They believe the role of government is to concentrate wealth and power in the hands of those who embrace their economic, political and social views, leaving ordinary citizens to fend for themselves on important matters like health care and retirement security.

Now, since most Americans aren't that far to the right, our friends have to portray us Democrats as simply unacceptable, lacking in strength and values. In other words, they need a divided America.

…For the first time when America was in a war footing in our whole history, they gave two huge tax cuts, nearly half of which went to the top 1 percent of us.

(Laughingly, he said:)Now, I'm in that group for the first time in my life.

And you might remember that when I was in office, on occasion, the Republicans were kind of mean to me.

But as soon as I got out and made money, I became part of the most important group in the world to them. It was amazing. I never thought I'd be so well cared for by the president and the Republicans in Congress. I almost sent them a thank you note for my tax cuts until I realized that the rest of you were paying the bill for it. And then I thought better of it.

Now look at the choices they made, choices they believed in. They chose to protect my tax cut at all costs while withholding promised funding to the Leave No Child Behind Act, leaving 2.1 million children behind.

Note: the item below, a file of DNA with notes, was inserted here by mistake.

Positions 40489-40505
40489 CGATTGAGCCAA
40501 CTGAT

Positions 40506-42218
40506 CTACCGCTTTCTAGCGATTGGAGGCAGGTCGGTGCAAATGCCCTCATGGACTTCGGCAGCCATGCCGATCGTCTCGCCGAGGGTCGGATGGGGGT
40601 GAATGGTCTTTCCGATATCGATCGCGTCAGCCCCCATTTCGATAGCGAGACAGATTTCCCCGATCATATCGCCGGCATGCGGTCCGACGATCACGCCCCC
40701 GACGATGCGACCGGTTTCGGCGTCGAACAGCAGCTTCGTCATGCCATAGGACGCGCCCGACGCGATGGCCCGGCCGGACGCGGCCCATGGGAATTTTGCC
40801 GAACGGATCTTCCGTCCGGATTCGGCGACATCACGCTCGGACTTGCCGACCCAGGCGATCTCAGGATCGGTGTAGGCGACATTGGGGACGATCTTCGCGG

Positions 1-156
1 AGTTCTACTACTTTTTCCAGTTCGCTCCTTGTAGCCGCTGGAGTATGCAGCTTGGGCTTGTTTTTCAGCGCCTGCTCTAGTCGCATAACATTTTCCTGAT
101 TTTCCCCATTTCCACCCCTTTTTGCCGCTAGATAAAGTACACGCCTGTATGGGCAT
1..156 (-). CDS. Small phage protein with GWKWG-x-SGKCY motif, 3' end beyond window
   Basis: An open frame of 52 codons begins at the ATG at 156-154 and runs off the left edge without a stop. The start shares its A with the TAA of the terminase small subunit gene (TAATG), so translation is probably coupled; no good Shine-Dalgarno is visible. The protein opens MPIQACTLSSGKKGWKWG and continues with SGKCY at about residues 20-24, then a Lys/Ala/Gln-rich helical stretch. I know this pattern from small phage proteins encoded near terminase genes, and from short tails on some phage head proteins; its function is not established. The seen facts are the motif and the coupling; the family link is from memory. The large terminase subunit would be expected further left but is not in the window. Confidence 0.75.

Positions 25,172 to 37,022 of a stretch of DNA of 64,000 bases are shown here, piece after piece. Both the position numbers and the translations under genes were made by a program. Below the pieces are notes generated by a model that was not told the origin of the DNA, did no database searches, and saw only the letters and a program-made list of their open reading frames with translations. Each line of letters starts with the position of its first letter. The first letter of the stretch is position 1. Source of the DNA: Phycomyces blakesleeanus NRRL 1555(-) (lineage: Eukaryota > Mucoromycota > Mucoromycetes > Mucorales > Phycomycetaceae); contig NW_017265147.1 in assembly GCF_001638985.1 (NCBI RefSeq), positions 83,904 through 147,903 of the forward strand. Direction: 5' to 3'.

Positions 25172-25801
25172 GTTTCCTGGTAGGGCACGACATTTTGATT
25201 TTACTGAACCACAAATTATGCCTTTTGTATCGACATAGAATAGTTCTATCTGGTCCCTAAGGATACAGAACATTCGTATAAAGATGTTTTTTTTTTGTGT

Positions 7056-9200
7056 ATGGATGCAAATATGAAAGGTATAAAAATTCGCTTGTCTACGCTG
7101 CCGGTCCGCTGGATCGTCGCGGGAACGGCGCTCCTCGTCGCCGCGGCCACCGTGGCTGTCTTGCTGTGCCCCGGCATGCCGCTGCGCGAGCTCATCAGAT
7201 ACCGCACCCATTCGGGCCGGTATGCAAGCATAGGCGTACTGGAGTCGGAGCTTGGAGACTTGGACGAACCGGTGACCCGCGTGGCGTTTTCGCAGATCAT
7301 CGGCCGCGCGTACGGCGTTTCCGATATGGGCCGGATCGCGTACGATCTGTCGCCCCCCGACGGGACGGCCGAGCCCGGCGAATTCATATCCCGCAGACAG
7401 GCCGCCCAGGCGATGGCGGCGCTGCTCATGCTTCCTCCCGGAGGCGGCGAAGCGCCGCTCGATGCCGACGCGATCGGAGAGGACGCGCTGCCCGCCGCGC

They chose to protect my tax cut, while cutting 140,000 unemployed workers out of their job training programs, 100,000 working families out of their child care assistance, and worst of all, while cutting 300,000 poor children out of their after-school programs when we know it keeps them off the streets, out of trouble, in school, learning, going to college and having a good life.

They chose — they chose to protect my tax cuts while dramatically raising the out-of-pocket costs of health care to our veterans and while weakening or reversing very important environmental measures that Al Gore and I put into place, everything from clean air to the protection of our forests.

Now, in this time, everyone in America had to sacrifice except the wealthiest Americans. And most of us, almost all of us, from Republicans to independents and Democrats, we wanted to be asked to do our part, too. But all they asked us to do was to expend the energy necessary to open the envelopes containing our tax cuts. Now, if you like these choices and you agree with them, you should vote to return them to the White House and the Congress. If not, take a look at John Kerry, John Edwards and the Democrats. We've got a different economic policy.

In this year's budget, the White House this year wants to cut off all the federal funding for 88,000 uniformed police officers under the COPS program we've had for 10 years. Among those 88,000 police are more than 700 members of the New York Police Department who put their lives on the line on 9/11.

With gang violence rising, and with all of us looking for terrorists in our midst and hoping they're not too well armed or too dangerous, the president and the Congress are about to allow the 10- year-old ban on deadly assault weapons to lapse.